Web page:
Highlighting Historical Romance with Caroline and Mme. Curie’s activity in World War I.
When Europe was engulfed in war in 1914, recently widowed Marie Curie put aside her world famous work in radiation that had won her two Nobel Prizes. At the request of the French government she secured her supply of radium, and looked about for work to assist in the cataclysm happening all around her.
Her goal was to help save lives, not to take them. She set about to provide x-ray technology to front line medical clinics know that the ability to locate shrapnel, bullets, and broken bones would alleviate pain and save lives.
X-rays had been in use for nine years, but the machinery for it existed only in city hospitals. It was not commonly available and certainly not in mobile military units.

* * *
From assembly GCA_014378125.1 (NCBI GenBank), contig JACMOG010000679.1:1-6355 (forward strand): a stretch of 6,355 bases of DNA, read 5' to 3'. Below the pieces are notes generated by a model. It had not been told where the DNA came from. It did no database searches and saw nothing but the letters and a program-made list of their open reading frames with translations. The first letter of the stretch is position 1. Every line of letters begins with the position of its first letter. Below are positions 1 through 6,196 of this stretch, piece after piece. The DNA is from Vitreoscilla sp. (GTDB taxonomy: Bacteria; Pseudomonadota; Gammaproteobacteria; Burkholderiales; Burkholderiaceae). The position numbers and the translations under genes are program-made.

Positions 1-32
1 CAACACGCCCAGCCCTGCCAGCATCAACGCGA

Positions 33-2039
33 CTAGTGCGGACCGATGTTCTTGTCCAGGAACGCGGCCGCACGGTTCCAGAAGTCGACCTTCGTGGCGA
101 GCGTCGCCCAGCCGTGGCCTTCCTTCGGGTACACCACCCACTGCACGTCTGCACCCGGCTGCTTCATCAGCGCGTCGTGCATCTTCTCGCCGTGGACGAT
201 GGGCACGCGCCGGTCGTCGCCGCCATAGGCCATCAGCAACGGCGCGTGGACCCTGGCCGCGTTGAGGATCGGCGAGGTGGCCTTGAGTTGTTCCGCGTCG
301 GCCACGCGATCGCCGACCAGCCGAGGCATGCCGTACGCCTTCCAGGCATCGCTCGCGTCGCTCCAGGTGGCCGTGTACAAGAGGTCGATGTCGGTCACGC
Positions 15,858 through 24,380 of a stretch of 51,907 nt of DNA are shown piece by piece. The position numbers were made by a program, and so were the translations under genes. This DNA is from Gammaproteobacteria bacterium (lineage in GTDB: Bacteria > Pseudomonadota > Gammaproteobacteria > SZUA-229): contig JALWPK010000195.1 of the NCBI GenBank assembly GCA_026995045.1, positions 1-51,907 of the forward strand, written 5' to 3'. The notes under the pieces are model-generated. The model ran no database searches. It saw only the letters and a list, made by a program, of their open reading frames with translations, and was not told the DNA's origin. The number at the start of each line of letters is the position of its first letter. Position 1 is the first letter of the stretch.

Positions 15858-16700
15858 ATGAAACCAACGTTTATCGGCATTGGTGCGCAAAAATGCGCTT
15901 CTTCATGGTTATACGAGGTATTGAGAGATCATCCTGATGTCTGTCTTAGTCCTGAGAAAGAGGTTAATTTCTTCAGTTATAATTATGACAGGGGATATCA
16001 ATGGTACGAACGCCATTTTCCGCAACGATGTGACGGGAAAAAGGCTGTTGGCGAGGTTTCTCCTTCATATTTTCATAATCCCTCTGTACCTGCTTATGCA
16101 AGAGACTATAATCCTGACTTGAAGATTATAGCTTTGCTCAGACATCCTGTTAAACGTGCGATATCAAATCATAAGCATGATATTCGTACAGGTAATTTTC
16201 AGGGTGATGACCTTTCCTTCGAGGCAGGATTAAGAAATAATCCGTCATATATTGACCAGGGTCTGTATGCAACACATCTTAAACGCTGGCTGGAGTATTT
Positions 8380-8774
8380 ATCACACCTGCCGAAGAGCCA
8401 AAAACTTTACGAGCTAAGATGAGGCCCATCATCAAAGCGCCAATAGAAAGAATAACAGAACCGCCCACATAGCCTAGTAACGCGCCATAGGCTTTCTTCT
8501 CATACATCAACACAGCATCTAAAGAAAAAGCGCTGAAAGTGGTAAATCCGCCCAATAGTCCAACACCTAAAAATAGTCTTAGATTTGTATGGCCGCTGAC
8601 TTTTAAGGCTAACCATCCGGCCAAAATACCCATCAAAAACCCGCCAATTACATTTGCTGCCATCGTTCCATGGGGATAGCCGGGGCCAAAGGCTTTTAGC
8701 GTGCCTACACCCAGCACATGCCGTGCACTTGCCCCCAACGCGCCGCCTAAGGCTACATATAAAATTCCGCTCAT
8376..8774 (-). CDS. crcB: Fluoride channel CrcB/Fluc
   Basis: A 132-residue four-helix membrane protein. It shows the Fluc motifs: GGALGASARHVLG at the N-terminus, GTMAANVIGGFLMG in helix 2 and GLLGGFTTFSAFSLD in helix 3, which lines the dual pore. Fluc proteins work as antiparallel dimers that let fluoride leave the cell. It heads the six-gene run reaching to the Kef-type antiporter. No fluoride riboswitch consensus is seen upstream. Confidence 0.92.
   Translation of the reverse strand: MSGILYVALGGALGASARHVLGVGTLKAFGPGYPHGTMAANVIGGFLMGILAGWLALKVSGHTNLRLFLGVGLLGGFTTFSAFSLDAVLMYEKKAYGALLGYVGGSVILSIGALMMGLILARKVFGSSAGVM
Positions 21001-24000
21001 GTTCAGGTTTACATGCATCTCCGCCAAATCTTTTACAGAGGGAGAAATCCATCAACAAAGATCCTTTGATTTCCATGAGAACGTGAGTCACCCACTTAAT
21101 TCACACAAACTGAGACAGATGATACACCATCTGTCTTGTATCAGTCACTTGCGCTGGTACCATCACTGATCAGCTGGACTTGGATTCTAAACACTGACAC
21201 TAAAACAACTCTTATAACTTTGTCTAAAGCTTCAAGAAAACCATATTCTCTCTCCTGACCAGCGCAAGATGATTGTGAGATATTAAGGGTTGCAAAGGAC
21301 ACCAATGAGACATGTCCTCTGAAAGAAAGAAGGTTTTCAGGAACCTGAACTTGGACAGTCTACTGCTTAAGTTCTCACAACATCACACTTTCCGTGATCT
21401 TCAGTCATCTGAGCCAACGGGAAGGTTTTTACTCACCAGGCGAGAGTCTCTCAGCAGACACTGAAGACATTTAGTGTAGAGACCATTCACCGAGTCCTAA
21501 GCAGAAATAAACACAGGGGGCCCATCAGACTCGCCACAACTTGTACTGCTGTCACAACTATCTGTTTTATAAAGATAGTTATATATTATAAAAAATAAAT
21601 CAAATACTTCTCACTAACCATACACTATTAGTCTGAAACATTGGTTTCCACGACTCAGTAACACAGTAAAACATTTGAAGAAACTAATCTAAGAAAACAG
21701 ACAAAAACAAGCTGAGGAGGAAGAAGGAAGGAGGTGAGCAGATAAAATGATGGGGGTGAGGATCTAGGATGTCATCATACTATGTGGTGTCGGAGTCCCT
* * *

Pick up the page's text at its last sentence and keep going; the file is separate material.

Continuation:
Curie set out to create mobile x-ray labs. Her idea was to equip each with a dynamo to generate electricity as well as x-ray and dark room equipment. She threw herself into fundraising among the elite of Paris, trained women as technicians (including her own daughter), organized creation of a fleet of 20 mobile labs, and—wait for it—learned to drive and carry out basic truck mechanics. What an amazing woman!
I wrote a more thorough piece on the mobile labs for History Imagined.
I came on this interesting piece of historical trivia while researching the Great War in France for Christmas Hope.
About the Book
Christmas Hope is a wartime story in four parts. Each one ends on Christmas, 1916, 17, 18 and 19. It has been called an “epic love story.” On reviewer called it “a believable affirmation that love is the root of true courage….”
Harry needs that affirmation. After two years of war, he has run out of metaphors for death, synonyms for brown, and images for darkness. Live and hope and the form of a widow, Rosemarie, her tiny son, and their life in the floating islands of Amiens. Her love keeps him going through the dark years that follow. When the war is over, will their love be enough?
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